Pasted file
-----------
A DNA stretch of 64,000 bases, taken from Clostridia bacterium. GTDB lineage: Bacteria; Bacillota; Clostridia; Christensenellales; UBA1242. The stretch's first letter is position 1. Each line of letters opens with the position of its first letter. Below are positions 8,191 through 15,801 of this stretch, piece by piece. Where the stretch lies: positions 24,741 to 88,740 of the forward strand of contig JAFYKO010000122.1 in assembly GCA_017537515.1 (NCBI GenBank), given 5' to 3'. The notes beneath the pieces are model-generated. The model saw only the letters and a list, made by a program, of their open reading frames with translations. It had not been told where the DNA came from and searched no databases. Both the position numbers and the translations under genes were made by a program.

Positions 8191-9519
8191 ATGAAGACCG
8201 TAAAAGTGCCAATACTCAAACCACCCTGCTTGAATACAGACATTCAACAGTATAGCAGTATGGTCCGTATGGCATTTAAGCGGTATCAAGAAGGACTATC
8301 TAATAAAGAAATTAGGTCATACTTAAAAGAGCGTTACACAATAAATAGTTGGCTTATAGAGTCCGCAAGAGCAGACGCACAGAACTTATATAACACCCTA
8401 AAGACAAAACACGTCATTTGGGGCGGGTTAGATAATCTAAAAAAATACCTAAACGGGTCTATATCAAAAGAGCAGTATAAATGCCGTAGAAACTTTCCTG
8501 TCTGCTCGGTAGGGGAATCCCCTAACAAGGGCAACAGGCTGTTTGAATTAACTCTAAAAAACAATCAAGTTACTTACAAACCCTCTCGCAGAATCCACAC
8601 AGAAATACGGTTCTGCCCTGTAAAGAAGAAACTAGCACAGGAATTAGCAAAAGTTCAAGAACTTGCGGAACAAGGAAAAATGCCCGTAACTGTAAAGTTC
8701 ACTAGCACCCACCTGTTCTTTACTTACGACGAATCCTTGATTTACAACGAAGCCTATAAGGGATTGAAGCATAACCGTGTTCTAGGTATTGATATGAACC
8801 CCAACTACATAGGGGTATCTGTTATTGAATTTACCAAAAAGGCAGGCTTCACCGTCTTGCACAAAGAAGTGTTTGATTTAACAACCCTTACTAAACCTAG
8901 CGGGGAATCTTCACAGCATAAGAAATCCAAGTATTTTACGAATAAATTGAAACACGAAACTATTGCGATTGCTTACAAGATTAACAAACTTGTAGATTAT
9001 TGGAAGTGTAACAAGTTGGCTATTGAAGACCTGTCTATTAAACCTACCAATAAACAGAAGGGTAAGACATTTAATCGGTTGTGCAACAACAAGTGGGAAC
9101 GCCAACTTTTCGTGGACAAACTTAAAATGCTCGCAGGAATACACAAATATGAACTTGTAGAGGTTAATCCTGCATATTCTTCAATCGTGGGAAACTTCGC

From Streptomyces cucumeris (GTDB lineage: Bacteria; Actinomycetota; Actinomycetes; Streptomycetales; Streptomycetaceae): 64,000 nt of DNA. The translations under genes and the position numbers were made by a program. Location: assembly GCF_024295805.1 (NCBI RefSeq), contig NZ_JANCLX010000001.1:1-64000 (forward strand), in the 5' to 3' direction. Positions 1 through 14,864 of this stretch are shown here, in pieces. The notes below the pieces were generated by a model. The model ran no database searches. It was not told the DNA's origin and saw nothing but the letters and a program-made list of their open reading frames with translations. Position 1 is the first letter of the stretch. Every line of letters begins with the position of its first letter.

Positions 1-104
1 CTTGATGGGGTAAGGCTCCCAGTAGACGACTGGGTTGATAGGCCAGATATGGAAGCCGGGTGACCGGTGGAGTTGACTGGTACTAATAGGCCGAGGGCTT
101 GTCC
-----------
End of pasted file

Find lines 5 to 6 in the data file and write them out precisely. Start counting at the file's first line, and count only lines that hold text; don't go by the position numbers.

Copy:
8301 TAATAAAGAAATTAGGTCATACTTAAAAGAGCGTTACACAATAAATAGTTGGCTTATAGAGTCCGCAAGAGCAGACGCACAGAACTTATATAACACCCTA
8401 AAGACAAAACACGTCATTTGGGGCGGGTTAGATAATCTAAAAAAATACCTAAACGGGTCTATATCAAAAGAGCAGTATAAATGCCGTAGAAACTTTCCTG